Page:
Officials take gamble with wheat crop
Wheat farmers throughout the Pacific Northwest could easily have been the biggest losers had a labor dispute between grain handlers and the International Longshore and Warehouse Union dragged on.
A tentative deal was announced Monday night. If approved by union members, the new contract should ensure grain bound for foreign markets will flow smoothly through terminals operated by three grain companies in the Northwest.
That’s good news for farmers. Ninety percent of the wheat grown in the Pacific Northwest is sold abroad, mostly to buyers in Asia. Any disruption in shipments puts those vital markets at risk.
We’ve taken no position on the underlying issues in the dispute, confident that either the interested parties or the courts would eventually sort out the merits of the claims and counterclaims.
We continue to take issue with how elected and appointed officials of local, state and federal government handled the situation.
For 18 months longshoremen were locked out of United Grain Corp.’s terminal at the Port of Vancouver. While operations continued, union members maintained a vigorous picket at the site.
Federal regulations require that grain sold overseas must be tested for weight and quality. In Washington, state inspectors have assumed that responsibility. But they reported that they were harassed and threatened by union members.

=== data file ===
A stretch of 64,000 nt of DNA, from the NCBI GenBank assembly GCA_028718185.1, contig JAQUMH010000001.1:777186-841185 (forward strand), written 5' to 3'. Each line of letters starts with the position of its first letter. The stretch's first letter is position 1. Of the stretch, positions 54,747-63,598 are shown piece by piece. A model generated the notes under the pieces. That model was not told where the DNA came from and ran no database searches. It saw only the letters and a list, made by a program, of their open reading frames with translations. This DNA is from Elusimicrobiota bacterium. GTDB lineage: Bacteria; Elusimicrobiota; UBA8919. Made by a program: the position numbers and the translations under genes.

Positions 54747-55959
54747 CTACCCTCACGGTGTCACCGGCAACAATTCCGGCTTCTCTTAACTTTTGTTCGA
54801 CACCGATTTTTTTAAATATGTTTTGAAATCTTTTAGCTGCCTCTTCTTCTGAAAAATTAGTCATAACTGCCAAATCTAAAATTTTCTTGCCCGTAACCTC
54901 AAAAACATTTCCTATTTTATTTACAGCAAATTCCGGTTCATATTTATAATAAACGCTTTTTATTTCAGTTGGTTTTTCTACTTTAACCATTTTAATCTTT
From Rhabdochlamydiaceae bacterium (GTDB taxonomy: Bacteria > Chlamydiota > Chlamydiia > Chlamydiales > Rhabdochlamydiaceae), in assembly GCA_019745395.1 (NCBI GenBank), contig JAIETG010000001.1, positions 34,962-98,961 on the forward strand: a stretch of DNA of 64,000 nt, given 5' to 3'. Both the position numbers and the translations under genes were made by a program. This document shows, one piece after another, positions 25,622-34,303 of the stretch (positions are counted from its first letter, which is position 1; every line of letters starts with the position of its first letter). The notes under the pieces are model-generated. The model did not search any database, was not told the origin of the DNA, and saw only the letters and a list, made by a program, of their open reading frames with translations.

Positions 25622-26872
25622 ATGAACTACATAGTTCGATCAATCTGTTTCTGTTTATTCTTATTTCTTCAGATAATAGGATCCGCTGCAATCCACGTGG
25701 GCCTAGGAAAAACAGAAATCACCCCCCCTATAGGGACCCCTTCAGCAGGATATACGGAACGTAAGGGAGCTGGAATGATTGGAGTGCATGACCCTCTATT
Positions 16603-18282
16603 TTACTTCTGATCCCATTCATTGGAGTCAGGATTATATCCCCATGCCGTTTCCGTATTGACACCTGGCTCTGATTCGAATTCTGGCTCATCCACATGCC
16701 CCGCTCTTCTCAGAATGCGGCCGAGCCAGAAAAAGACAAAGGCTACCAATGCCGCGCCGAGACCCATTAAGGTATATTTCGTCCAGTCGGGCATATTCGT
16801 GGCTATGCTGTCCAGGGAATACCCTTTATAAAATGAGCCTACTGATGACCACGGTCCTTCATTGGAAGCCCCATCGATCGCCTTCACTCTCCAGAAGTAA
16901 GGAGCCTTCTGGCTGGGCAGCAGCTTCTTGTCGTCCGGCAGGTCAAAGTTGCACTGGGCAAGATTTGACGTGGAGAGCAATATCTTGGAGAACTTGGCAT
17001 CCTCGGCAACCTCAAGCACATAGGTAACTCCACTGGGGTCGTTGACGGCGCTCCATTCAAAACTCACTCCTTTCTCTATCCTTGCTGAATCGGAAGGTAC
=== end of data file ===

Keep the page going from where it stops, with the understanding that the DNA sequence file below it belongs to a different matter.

Although Washington state grain inspectors had for several months received a police escort into and out of the facility, Gov. Jay Inslee last month pulled that detail. Without the escort, state inspectors refused to enter the facility. Without inspections, the facility was effectively closed.
The USDA’s Grain Inspection, Packers and Stockyards Administration also declined to send its inspectors until their safety could be assured.
Company officials had offered to pay for police to resume their escorts, but were rebuffed by the Clark County Sheriff’s Office. They offered to guarantee the safety of inspectors using private security guards, or to fly them in by helicopter to avoid the picket. The offer was declined.
The union denied its pickets posed any danger to anyone. But in a letter to company officials explaining why GIPSA would not provide inspections, Administrator Lawrence Mitchell cited a long list of alleged union thuggery that painted a different picture.
Even giving the longshoremen the benefit of the doubt, the perception persisted among state and federal grain inspectors that it was too dangerous to enter the terminal and do their duty. Violence perceived is violence achieved.
Local officials, the state of Washington and the federal government abdicated their statutory and regulatory responsibilities. They chose to stand down in the face of a mob.
The longshoremen had disputes with other grain handlers in the region. Given their success in Vancouver, there was little to stop them from employing the same strategy elsewhere.
Some will credit the actions of state and federal officials for forcing the grain handlers to the table. If that was their strategy, they gambled a billion-dollar wheat crop on a bet that could easily have gone sideways.